Borut Pahor: Wikis


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Borut Pahor

Assumed office 
21 November 2008
Preceded by Janez Janša

Born 2 November 1963 (1963-11-02) (age 46)
Postojna, Yugoslavia (now Slovenia)
Political party Social Democrats (1990–present)
Other political
League of Communists of Slovenia (Before 1990)
Alma mater University of Ljubljana

Borut Pahor (born 2 November 1963) is a Slovenian politician. He is the current Prime Minister of Slovenia and president of the Social Democrats party.



Pahor was born in Postojna, then part of the former Yugoslavia. He spent his childhood in the town of Šempeter near Nova Gorica on the border with Italy. He attended Nova Gorica Grammar School, and in 1983 he enrolled to the University of Ljubljana, where he studied public policy and political science at the Faculty of Sociology, Political Science and Journalism (FSPN, now known as Faculty for Social Sciences, FDV). He graduated in 1987 with a thesis on peace negotiations between members of the Non-Aligned Movement. His B.A. thesis was awarded the Student Prešeren Award, the highest academic award for students in Slovenia.


Early political career

Pahor became involved in party politics already in high school. At the age of 15, he became the chairman of the high school student's section of the Alliance of Socialist Youth of Slovenia, the autonomous youth branch of the Communist Party. In his college years, Pahor joined the ruling League of Communists of Slovenia. In 1987, he ran for the Presidency of University Section of the Alliance of the Socialist Youth of Slovenia. This internal election was important, as it was the first elections in Yugoslavia organized entirely according to democratic principles.[1] In the election, in which the members could freely choose between two antagonistic teams, Pahor's team lost to a more liberal fraction. As a consequence, the Youth Alliance emancipated from the control of the Communist Party: a process that resulted in the formation of the Liberal Democratic Party in 1990. Due to this shift, Pahor continued his political career in the main apparatus of the Communist Party.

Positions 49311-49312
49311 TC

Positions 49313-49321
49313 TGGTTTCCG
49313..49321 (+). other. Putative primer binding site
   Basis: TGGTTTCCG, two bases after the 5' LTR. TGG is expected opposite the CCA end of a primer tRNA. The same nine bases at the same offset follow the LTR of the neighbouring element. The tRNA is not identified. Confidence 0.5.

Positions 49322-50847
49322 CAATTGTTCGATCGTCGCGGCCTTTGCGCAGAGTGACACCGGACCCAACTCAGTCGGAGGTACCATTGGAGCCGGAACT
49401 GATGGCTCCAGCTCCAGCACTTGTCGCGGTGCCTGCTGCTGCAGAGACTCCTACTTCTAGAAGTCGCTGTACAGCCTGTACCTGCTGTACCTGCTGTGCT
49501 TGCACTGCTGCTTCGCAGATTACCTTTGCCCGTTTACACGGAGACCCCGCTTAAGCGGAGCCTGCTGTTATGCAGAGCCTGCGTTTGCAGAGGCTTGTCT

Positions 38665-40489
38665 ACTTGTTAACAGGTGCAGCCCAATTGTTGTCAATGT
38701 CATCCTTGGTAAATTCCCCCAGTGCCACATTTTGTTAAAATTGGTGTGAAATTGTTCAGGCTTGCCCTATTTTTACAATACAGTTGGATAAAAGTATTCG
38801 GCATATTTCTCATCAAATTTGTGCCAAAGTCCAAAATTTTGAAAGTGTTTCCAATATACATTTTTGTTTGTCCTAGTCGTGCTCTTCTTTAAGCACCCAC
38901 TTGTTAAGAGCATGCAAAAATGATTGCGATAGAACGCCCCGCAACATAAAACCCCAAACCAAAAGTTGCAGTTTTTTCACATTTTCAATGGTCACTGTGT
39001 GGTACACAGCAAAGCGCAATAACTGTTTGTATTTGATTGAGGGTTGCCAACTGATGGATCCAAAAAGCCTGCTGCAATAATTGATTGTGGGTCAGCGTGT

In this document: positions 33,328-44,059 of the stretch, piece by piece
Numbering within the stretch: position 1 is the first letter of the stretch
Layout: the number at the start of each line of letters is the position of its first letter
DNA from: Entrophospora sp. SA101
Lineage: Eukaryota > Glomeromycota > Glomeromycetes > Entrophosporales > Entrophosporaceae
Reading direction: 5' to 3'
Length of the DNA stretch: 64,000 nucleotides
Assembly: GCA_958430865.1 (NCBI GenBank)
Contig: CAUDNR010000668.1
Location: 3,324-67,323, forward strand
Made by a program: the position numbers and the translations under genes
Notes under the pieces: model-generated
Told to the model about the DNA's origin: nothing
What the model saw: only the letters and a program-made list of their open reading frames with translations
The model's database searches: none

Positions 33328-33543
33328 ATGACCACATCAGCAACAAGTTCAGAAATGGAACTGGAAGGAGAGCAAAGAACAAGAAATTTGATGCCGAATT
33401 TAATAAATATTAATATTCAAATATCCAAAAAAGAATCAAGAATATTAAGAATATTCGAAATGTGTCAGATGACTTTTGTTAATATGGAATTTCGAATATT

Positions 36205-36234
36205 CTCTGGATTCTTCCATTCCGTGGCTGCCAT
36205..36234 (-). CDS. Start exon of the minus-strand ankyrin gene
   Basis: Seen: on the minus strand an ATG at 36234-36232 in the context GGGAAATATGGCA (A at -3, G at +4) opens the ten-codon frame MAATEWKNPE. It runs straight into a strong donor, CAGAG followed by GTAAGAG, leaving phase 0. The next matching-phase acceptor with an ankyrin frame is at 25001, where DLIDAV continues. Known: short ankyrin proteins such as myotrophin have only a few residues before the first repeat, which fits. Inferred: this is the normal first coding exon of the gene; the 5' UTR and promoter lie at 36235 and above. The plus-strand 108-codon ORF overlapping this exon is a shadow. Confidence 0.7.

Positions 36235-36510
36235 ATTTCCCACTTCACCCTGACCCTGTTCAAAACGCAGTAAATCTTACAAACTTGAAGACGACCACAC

He rose to prominence in the late 1980s, when he became one of the strongest supporters of the reformist wing of the Communist party, led by Milan Kučan and Ciril Ribičič. During the political crisis caused by the so-called Ljubljana trial in the spring and summer of 1988, Pahor publicly proposed that the Communist Party renounce the monopoly over the Slovenian political life by allowing political pluralism.

In 1989, Pahor co-founded and chaired the Democratic Forum, a youth section within the Slovenian Communist Party established as a counter-force to the Alliance of Socialist Youth, which was now already openly opposing the Communists' policies. The same year, he was appointed to the Central Committee of the League of Communists of Slovenia, thus becoming the youngest member of this body in its history. In 1990, he participated in the Slovenian delegation at the last Congress of the League of Communists of Yugoslavia in Belgrade.

The 1990s

In the first free elections in Slovenia in April 1990, in which the Communists were defeated by the Democratic Opposition of Slovenia (DEMOS), Pahor was elected in the Slovenian Parliament on the list of the League of Communists - Party of Democratic Reform. As the party continued to lose support during the whole 1990s, falling under 10% of electoral support in 1996, Pahor advocated a more reformist policy within the party. In 1997, he was elected as its president on a Third way-centrist platform.